To some, however, these issues lack the power to stop China from reaching the pinnacle as an innovation nation.
Erik Gordon, a professor with the Ross School of Business and School of Law at the University of Michigan, said “China and any other country that emphasizes innovation can overtake the US”.
There is “no natural right or advantage with respect to innovation,” Gordon said. “The US doesn’t own a deep secret to innovation. Any country that wants to challenge the US on innovation can and should challenge the US. Everyone, including the US, would be better for it.”
Gordon downplayed the cost to China of losing top college graduates to other countries — noting that while “losing them doesn’t help, especially in technology and medicine”, college graduates “aren’t the only source of innovation”. Red-tape maze
China, he said, should view its red-tape maze as an opportunity. “The most innovative American universities are the ones that leave room within their bureaucracies for innovators,” Gordon said, adding that most universities in most countries are “mazes of red tape and nearly impenetrable bureaucracy”.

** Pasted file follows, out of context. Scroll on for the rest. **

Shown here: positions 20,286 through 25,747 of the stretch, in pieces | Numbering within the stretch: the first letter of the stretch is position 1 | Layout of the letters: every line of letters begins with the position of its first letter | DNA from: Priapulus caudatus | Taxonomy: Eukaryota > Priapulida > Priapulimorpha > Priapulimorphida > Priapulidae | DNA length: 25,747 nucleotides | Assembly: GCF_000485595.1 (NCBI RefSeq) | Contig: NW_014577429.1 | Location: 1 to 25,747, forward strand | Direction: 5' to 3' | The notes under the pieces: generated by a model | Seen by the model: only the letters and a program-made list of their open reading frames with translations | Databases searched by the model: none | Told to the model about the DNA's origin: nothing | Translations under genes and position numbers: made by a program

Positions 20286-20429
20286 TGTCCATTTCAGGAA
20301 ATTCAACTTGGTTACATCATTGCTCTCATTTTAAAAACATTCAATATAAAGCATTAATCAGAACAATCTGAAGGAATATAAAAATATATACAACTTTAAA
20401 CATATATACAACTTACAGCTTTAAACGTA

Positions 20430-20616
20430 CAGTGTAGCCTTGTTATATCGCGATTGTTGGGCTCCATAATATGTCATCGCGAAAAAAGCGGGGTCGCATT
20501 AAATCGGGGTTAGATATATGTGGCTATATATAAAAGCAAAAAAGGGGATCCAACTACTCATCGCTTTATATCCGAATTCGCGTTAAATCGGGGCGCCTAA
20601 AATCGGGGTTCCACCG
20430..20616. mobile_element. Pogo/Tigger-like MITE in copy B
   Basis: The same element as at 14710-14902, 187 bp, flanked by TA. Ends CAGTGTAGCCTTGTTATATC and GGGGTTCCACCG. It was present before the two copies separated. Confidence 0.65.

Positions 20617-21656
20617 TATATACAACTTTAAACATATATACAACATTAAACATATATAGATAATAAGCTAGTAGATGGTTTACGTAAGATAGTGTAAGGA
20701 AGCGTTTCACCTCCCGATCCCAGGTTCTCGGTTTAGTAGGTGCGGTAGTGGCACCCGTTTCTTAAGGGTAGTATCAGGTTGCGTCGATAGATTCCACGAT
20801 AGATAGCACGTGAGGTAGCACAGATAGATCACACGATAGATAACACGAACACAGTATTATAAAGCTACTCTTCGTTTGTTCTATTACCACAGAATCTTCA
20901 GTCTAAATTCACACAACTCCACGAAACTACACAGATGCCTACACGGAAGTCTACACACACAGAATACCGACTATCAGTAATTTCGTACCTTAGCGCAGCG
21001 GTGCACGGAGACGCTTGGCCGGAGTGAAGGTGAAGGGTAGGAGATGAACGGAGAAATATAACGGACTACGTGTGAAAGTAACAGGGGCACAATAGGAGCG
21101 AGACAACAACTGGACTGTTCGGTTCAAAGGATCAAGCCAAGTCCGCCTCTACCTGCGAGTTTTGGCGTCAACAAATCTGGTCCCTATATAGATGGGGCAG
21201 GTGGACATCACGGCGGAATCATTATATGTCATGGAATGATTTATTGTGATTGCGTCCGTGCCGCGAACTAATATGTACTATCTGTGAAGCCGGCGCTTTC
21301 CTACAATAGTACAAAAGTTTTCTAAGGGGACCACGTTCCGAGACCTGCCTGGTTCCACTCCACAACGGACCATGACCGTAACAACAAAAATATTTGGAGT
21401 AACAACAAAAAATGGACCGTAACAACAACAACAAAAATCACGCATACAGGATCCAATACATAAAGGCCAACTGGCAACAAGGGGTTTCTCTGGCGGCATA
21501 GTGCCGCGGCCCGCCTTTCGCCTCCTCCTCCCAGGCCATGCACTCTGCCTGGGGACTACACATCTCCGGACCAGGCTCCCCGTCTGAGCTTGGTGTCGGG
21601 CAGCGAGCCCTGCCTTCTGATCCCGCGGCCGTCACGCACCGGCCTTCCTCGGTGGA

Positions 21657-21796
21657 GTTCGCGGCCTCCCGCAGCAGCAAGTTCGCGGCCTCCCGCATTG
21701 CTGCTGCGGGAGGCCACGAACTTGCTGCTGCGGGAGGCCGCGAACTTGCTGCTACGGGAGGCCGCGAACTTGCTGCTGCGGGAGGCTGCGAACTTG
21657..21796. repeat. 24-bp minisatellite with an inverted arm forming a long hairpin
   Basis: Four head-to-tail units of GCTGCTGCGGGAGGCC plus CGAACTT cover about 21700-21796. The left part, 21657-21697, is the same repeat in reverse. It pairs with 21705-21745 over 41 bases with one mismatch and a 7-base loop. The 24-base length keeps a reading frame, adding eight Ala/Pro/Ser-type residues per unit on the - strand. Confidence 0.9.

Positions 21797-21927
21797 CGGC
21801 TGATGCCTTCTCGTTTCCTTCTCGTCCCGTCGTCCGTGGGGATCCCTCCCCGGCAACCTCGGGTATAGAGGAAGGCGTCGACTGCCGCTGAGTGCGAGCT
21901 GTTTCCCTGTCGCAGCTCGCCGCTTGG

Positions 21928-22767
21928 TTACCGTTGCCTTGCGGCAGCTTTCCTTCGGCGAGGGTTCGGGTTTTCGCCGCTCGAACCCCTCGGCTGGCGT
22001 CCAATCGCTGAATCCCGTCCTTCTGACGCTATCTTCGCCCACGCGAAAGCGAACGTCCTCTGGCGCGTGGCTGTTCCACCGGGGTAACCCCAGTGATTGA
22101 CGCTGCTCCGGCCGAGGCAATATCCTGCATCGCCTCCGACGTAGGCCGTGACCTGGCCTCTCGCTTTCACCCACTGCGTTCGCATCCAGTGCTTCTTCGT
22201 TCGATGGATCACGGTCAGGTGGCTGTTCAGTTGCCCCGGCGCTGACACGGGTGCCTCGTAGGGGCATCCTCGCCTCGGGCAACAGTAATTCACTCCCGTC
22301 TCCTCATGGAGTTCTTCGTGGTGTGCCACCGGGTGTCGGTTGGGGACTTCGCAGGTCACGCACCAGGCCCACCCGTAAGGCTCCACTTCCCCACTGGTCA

More important, he said, is the reality that “much of what universities think is innovative is a decade behind what industry actually practices”.
As for the claim that China’s emphasis on rote learning undermines creativity, Gordon said rote learning “isn’t the problem”. The issue is “the lack of companion emphasis on creativity and innovation”, he said. “Undisciplined, untrained people occasionally but rarely are the most innovative.”
Gordon said that while the money and other resources China invests in R&D are important, where the resources go is equally important.
The key is to have “significant resources available to the innovative researchers who want to challenge the status quo of understanding and who ignore the supposed boundaries of what is acceptable to the mainstream research elite who control resources such as money, research journals and academic appointments”, the professor said.
Hart said one big edge the US holds over China is that the infrastructure is set up to encourage innovative interplay between academia and industry.